Doing some google work, you see that 8000 snake bites are recorded annually in the US resulting in fewer than 12 fatalities per year. *I think the moral is, don't panic.

  6. #26
    Join Date
    Jun 2006
    Posts
    31

    Default Re: Snakes

    lauxier..im sorry you found my post negative and vague.

    what you posted is quite frankly dangerous advice. i'm not sure how much more specific i could be.

    the best way to not get bit is to avoid harrassing snakes. timber rattlers are actually quite reclusive and shy animals and it is rare for them to act agressively. their numbers are in significant decline due to loss of habitat.

    there is only one other rattler in tn...the pygmy...but it is only found in the western part of the state and they are even more reclusive. the only other venomous pit viper in east tn is the copperhead. its venom is less harmful but still requires antivenom sometimes.

    i would not alter my hiking plans due to fear of rattlers. the chance of getting bitten is incredibly remote if you act responsibly.

    if a bite occurs

    keep calm
    get to a hospital as quick as possible
    if you are by yourself, get out as best you can. communication is very difficult in the back country. i would not sit and wait to be extricated. while it is ideal to immobilize the limb that might not be possible if you are by yourself. basic first aid is about all you can do until you reach civilization.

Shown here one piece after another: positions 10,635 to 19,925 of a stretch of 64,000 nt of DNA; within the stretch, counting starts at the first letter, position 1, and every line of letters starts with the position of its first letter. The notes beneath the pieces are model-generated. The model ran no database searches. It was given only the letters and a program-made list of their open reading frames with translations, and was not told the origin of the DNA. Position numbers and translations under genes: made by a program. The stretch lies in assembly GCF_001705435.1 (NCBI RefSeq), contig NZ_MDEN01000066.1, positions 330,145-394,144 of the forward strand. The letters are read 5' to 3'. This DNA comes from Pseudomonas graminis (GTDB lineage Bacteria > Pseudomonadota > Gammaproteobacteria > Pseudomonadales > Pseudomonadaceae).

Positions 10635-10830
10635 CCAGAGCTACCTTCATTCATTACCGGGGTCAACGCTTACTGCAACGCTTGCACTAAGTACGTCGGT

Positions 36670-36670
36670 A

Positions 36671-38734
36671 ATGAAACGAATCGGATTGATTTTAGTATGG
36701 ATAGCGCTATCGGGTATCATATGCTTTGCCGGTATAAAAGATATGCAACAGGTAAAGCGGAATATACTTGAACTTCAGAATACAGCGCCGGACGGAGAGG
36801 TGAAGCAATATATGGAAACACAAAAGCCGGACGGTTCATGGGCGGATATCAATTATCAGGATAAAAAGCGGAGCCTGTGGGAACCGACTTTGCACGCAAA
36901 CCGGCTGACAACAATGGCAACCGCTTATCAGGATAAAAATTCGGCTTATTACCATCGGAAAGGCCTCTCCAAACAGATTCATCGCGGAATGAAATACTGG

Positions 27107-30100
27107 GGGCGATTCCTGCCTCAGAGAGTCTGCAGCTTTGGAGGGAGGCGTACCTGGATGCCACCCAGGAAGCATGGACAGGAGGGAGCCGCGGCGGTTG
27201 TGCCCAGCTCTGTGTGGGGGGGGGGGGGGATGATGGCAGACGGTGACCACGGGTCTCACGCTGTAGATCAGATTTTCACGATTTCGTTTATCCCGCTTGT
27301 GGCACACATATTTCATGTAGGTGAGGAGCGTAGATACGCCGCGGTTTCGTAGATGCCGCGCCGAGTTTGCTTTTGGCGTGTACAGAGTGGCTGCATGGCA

incisions are of no benefit and actually cause harm
    dont use a tourniquet

  7. #27
    Join Date
    Jan 2006
    Posts
    15

    Default Re: Snakes

    My boys and I fished Tremont Thursday and came across a rattlesnake in the road. Sure does make you want to stay in the water and not out on the bank.

  8. #28
    Join Date
    Jan 2006
    Location
    irvine ky
    Posts
    447

    Default Re: Snakes

    dr dan--sorry about my abrasive way--there is a product called a Sawyer Pump .I get faxes at my pharmacy on this thing about every day--it is part of this company's snake bite kit.To use the pump you must first lance.Have you ever heard of such a gizmo.
    Lets say you have just been bitten by a snake.You are by yourself.It is August and very hot.You are 300 yrds from a road that leads to your vehicle.From the road you are still 300 yrds from your truck.Do you walk out slowly or fastOnce you get to the road,should you stop and wait for help?.It is hot,you are very upset,your heart is beating a mile a minute,the swelling is starting,What now?